If this article seems unduly focused on Hamilton and Vettel so far, Albert Park history shows that to be valid.  They are the only two drivers to have started from pole position in Melbourne in this entire decade!  If Hamilton takes pole again this weekend he will beat Senna’s Australian GP record of six poles, which were all set in Adelaide.

Of course, Vettel set the best pre-season testing time, when he and teammate Raikkonen were 1-2 in the final Barcelona test, but this could easily be a false dawn.  The Ferraris were also 1-2 in the final test last season AND in 2016.  Despite this, the “winter world champions” still await their first triumph in the summer equivalent since 2007.

Will Red Bull find reliability?

Away from the top two, the lengthily-named Aston Martin Red Bull TAG Heuer team (for whom TAG Heuer is the supposed power unit, not Aston Martin!) aim to build on a season which showed pace – two wins for Max Verstappen and one for Daniel Ricciardo – but was beset by accidents and woeful reliability.

This time last year, Ricciardo came into Melbourne with a 29-race finishing streak, but Red Bull drivers suffered 13 retirements between them in 2017, more than Mercedes have suffered in the ENTIRE turbo hybrid era (12).

Reliability will be less of a concern in qualifying, and Verstappen still has this entire season to surpass Vettel’s record as the youngest polesitter in history (21 years, 73 days; Monza 2008).

Fans and media alike will be hoping this season is not all about those three teams.  Mercedes, Ferrari and Red Bull accounted for 59 of the 60 podium finishers last season, and 39 of the 40 front-row starters.  The only exception, remarkably, was Lance Stroll, who was on the podium in Baku and became F1's youngest front-row starter in Italy, despite racing for a Williams team that scored fewer points last season (83) than either Force India driver on their own!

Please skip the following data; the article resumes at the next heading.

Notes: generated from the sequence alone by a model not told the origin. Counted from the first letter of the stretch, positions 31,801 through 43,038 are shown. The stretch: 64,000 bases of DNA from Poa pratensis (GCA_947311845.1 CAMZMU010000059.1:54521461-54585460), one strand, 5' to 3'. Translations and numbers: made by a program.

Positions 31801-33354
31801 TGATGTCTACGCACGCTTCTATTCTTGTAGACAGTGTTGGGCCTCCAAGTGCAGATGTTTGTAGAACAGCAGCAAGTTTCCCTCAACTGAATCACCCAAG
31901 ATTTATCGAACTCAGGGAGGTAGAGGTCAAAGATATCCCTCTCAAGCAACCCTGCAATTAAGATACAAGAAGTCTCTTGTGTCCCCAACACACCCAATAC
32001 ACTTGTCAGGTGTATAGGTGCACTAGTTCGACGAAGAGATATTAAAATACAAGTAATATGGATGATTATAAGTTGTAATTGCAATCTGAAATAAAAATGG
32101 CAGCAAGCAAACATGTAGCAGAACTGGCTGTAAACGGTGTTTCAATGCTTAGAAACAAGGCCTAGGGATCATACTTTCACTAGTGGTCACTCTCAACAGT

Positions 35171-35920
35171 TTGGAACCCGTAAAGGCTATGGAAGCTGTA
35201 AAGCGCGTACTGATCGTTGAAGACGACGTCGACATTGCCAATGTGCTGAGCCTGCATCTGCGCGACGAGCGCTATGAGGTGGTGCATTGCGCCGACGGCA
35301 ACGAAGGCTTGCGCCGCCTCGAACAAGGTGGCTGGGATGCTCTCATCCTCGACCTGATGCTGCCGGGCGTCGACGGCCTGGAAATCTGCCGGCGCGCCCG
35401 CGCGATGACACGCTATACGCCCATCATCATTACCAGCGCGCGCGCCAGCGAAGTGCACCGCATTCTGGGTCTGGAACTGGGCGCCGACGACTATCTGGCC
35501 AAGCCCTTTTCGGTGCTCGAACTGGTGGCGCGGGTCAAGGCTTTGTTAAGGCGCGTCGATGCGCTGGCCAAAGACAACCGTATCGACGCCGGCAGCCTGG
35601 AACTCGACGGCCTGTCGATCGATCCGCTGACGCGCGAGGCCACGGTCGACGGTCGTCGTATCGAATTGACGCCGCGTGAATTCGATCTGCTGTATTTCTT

The race for fourth place?

Force India have finished fourth in the championship for the last two seasons, and have become the industry standard for mid-table consistency.  Sergio Perez scored in the last eight races last season, without finishing in the top six at any of the final five grands prix, while Esteban Ocon starts his second full season having only posted one retirement in his last 47 single-seater races (his opening lap retirement at Interlagos).

Renault finished strongly last season, pinching sixth from Toro Rosso at the final race in Abu Dhabi – an irony considering they also pinched Toro Rosso’s lead driver Carlos Sainz Jr during the season run-in.  Up until the final race, the Spaniard had bizarrely managed to score more points as an individual than either of the teams that had employed him!

A strong Sainz start is to be expected – he’s never finished lower than ninth in Melbourne – and it will be interesting to see if he can challenge Nico Hulkenberg in qualifying this year.  The German has only been outqualified by a teammate once in the past 17 months, and even that was by default (when he declined to run in Q2 in Austin last year).  Hulkenberg will be desperate to lose the ignominy of being the most experienced driver to never score a podium (135 races and counting).

Engine switches

As for Toro Rosso, they sit at the cusp of a new era.  Quite apart from the fact that the parent company is now their title sponsor (they are officially “Red Bull Toro Rosso” rather than “Scuderia Toro Rosso”), but they now have a works engine deal for the first time in their history.